There may be some situations where Secure Boot is not useful, and Fast Boot is an alternative, which is fast but NOT SECURE. Here’s a quick summary by Nikolaj Schleg (aka CodeRush) of what is needed to disable Secure Boot and enable Fast Boot with use on Windows systems:
The best way to decrease boot time is to switch to UEFI boot, disable CSM, enable FastBoot and disable SecureBoot, because it takes some time to check a signature of your bootloader, and it will be checked on every boot.
If you remove all SecureBoot keys, the SecureBoot will switch into so called “Setup Mode”, where you can add your own keys without having a private parts of older ones (that are only available to Microsoft and ASUS, in your case). AMI-based UEFIs have a “standard” keys in default map, so don’t worry about losing the keys – you can easily restore them from Security->SecureBoot Settings setup page.
What you need to do:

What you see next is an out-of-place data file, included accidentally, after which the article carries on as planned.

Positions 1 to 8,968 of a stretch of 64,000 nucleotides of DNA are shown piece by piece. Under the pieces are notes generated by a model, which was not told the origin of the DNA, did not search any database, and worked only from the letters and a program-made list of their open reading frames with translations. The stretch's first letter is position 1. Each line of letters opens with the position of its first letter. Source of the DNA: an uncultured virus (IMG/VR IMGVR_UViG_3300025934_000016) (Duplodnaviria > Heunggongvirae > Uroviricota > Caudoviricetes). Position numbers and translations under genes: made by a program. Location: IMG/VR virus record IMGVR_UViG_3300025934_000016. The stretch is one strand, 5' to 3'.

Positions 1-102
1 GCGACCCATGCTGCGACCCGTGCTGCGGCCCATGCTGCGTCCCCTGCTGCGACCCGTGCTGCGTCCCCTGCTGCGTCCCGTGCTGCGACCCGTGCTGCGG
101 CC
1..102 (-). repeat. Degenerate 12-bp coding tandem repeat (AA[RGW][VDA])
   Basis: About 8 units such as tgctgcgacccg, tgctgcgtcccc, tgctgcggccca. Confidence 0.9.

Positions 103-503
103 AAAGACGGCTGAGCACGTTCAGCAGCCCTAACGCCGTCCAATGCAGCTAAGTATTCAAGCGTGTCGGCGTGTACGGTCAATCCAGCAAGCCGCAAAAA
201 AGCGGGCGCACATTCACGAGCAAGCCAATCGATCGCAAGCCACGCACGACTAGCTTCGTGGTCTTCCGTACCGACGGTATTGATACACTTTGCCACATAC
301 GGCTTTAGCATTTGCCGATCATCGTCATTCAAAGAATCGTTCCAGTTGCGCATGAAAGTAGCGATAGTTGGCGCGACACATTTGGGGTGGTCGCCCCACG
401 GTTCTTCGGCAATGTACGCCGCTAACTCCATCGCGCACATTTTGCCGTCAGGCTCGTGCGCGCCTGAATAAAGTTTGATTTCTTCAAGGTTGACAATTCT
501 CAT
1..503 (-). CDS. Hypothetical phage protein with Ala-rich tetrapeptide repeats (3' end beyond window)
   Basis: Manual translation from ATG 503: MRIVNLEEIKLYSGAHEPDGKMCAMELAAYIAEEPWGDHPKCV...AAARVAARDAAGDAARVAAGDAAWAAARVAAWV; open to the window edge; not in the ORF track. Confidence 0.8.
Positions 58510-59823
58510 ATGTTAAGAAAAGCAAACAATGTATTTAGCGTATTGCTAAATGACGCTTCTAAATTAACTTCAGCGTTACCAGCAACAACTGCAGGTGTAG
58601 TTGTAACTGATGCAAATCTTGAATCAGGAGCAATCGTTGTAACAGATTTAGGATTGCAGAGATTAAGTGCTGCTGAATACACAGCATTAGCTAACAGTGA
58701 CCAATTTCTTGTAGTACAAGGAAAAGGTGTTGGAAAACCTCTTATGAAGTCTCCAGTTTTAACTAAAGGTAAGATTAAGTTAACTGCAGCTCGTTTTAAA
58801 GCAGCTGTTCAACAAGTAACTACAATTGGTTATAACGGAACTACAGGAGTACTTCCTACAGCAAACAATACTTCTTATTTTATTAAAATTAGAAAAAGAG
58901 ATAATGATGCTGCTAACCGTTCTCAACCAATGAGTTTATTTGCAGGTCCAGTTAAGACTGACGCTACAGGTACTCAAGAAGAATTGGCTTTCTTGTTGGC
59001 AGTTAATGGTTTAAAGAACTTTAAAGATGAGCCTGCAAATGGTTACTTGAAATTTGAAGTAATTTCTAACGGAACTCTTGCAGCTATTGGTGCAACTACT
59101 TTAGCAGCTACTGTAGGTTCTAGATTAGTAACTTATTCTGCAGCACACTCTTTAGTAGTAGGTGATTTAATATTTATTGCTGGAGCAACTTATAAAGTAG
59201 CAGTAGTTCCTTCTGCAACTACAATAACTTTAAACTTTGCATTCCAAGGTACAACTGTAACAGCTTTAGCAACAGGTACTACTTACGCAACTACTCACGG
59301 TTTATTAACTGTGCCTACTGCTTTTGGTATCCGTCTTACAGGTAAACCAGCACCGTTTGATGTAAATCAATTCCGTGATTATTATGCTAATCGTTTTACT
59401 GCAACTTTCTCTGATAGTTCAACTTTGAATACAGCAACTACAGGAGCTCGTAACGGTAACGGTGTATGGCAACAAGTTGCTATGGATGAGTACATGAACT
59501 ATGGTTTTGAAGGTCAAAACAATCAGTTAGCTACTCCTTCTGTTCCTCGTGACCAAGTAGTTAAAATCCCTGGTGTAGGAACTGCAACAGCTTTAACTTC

1. Disable CSM.
2. Enable FastBoot.
3. Enable (better protection from bootkits, a bit slower boot time) or disable (a bit faster boot time, the same security level you have now with CSM) SecureBoot.
4. Don’t touch the keys, they are fine by default.
5. Reinstall Windows in UEFI mode.
There’s another guide for Windows 8.x here:
More on disabling Secure Boot keys:
More on disabling Secure Boot:
And for a bit of contrasting — yet still informative — advice, here’s how to disable Fast Boot:
Some more on Fast Boot and Windows:
Car hackers take note at the use of Fast Boot (instead of Secure Boot) in Windows Automotive stack, in above MSDN docs. Yikes.